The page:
IN RE: Steven Mastronardi

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Supreme Court, Appellate Division, Second Department, New York.

IN RE: Steven Mastronardi, et al., petitioners-respondents, v. Debra Milano–Granito, respondent-appellant;  Tyler M. (Anonymous), et al., nonparty-appellants.

2016–02560 (Docket Nos. V–10289–12, V–10290–12, V–10291–12)

Decided: March 21, 2018

JOHN M. LEVENTHAL, J.P. JEFFREY A. COHEN ROBERT J. MILLER JOSEPH J. MALTESE, JJ. Eric J. Herrmann, New York, NY, for respondent-appellant. Elaine Miller, Great Neck, NY, for nonparty -appellants. Polin, Prisco & Villafane, Westbury, N.Y. (Armand J. Prisco of counsel), for petitioners-respondents.

Submitted—February 16, 2018

DECISION & ORDER

Separate appeals from an order of the Family Court, Nassau County (Robert Lopresti, Ct. Atty. Ref.), dated January 25, 2016.  The order, after a hearing, granted the petition of the paternal grandparents pursuant to Domestic Relations Law § 72(1) for visitation with the subject children.

ORDERED that the order is affirmed, without costs or disbursements.

The paternal grandparents of the subject children commenced this proceeding pursuant to Domestic Relations Law § 72(1) for visitation with the children.  After a hearing, the Family Court granted the petition and set forth a visitation schedule.  The mother appeals, and the children separately appeal.

When a grandparent seeks visitation pursuant to Domestic Relations Law § 72(1), the court must make a two-part inquiry (see Matter of Winn v. Diaz, 156 AD3d 645, 646;  Matter of B.S. v. B.T., 148 AD3d 1029, 1030;  Matter of Fitzpatrick v. Fitzpatrick, 137 AD3d 784, 784–785).  First, it must find that the grandparent has standing, based on the death of a parent or equitable circumstances (see Matter of E.S. v. P.D., 8 NY3d 150, 157;  Matter of Pinsky v. Botnick, 105 AD3d 852, 854;  Matter of Steinhauser v. Haas, 40 AD3d 863, 864).  “Where either parent of the grandchild has died, the grandparents have an absolute right to standing” (Matter of Emanuel S. v. Joseph E., 78 N.Y.2d 178, 181).  Once the court concludes that the grandparent has established standing to petition for visitation, the court must then determine if visitation is in the best interests of the child (see Matter of E.S. v. P.D., 8 NY3d at 157;  Matter of Fitzpatrick v. Fitzpatrick, 137 AD3d at 785;  Matter of Pinsky v. Botnick, 105 AD3d at 854).  “[T]he court's determination concerning whether to award visitation ‘depends to a great extent upon its assessment of the credibility of the witnesses and upon the assessments of the character, temperament, and sincerity of the parents' and grandparents” (Matter of Hilgenberg v. Hertel, 100 AD3d 1432, 1434, quoting Matter of Thomas v. Thomas, 35 AD3d 868, 869;  see Matter of Steinhauser v. Haas, 40 AD3d at 864).  This “determination concerning visitation will not be disturbed unless it lacks a sound and substantial basis in the record” (Matter of Hilgenberg v. Hertel, 100 AD3d at 1434;  see Matter of Troiano v. Marotta, 127 AD3d 877, 879;  Matter of Gonzalez v. Borbon, 121 AD3d 895, 896).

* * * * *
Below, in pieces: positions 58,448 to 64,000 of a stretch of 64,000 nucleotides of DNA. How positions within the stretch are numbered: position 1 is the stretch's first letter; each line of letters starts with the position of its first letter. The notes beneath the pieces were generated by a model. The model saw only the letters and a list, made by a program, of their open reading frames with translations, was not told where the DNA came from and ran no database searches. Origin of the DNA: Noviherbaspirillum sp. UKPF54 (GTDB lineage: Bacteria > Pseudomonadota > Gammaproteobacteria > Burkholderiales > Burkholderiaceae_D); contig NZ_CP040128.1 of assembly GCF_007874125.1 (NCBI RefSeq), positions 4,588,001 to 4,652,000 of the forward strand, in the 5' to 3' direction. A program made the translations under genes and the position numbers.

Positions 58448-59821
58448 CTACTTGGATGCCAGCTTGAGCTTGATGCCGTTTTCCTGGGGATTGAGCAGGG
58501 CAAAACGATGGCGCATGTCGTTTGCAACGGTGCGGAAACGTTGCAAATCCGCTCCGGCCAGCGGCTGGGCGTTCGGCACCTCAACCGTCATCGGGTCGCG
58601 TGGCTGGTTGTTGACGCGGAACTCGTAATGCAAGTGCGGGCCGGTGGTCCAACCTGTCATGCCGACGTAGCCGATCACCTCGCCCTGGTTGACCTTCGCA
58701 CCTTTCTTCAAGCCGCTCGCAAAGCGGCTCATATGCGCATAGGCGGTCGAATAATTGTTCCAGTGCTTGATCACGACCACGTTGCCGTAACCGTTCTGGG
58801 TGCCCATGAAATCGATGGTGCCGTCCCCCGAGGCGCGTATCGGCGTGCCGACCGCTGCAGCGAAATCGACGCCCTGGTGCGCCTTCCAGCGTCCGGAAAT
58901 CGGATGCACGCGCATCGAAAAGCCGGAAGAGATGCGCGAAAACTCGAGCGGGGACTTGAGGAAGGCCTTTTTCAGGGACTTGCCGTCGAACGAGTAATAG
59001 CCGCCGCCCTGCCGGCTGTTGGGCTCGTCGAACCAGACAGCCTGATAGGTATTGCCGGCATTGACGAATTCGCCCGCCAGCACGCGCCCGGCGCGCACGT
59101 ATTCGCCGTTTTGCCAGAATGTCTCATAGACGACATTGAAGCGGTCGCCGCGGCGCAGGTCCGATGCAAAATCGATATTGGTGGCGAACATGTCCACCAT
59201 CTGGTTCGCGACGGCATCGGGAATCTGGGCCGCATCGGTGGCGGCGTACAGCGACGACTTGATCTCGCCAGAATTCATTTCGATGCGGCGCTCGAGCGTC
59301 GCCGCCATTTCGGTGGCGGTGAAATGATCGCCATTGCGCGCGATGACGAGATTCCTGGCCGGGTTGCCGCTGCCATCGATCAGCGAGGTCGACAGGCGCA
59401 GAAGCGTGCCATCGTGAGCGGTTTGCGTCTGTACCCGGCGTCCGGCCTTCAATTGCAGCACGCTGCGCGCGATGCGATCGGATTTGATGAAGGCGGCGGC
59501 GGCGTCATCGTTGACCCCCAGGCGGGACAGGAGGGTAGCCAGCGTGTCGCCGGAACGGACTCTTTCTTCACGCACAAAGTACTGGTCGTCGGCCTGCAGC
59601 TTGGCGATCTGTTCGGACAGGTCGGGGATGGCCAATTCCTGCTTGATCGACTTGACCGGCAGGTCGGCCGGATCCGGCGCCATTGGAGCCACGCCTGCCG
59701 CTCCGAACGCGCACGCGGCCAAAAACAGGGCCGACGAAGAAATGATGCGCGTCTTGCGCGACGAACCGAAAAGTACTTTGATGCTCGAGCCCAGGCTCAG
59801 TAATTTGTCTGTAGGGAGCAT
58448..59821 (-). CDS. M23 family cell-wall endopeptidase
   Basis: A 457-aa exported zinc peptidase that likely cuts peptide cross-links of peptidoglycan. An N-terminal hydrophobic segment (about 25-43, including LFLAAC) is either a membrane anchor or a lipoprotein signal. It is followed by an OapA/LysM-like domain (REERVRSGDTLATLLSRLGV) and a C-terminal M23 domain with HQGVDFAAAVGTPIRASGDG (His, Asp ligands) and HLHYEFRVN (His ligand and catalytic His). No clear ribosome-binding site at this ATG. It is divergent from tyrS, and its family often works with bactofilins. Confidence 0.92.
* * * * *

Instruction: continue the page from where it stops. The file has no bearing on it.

Here, the death of the children's father provided the paternal grandparents with automatic standing to seek visitation (see Matter of E.S. v. P.D., 8 NY3d at 157;  Matter of B.S. v. B.T., 148 AD3d at 1031;  Matter of Pinsky v. Botnick, 105 AD3d at 855).

Turning to the second part of the inquiry, the Family Court properly determined that visitation between the paternal grandparents and the children was in the children's best interests.  Animosity alone is insufficient to deny visitation (see Matter of Winn v. Diaz, 156 AD3d 645;  Matter of Seddio v. Artura, 139 AD3d 1075, 1077).  Here, the estrangement between the paternal grandparents and the children resulted from the animosity between the mother and the paternal grandparents, and the record supported the forensic evaluator's determination that the paternal grandparents' conduct was not the cause of the animosity (see Matter of Winn v. Diaz, 156 AD3d 645;  Matter of Seddio v. Artura, 139 AD3d at 1077).

Moreover, contrary to the appellants' contention, the Family Court did not, in the order appealed from, improperly delegate its authority to determine visitation issues to the supervisor of the therapeutic visits (see Matter of Dylan Mc. [Michelle M. Mc.], 105 AD3d 1049, 1049;  cf.  Matter of Rogan v. Guida, 143 AD3d 830, 831;  Matter of Balgley v. Cohen, 73 AD3d 1038, 1038).

The appellants' contentions related to the Family Court's subsequent order dated March 9, 2016, are not properly before this Court.

The grandparents' remaining contention is without merit.

LEVENTHAL, J.P., COHEN, MILLER and MALTESE, JJ., concur.

ENTER:

Aprilanne Agostino

Clerk of the Court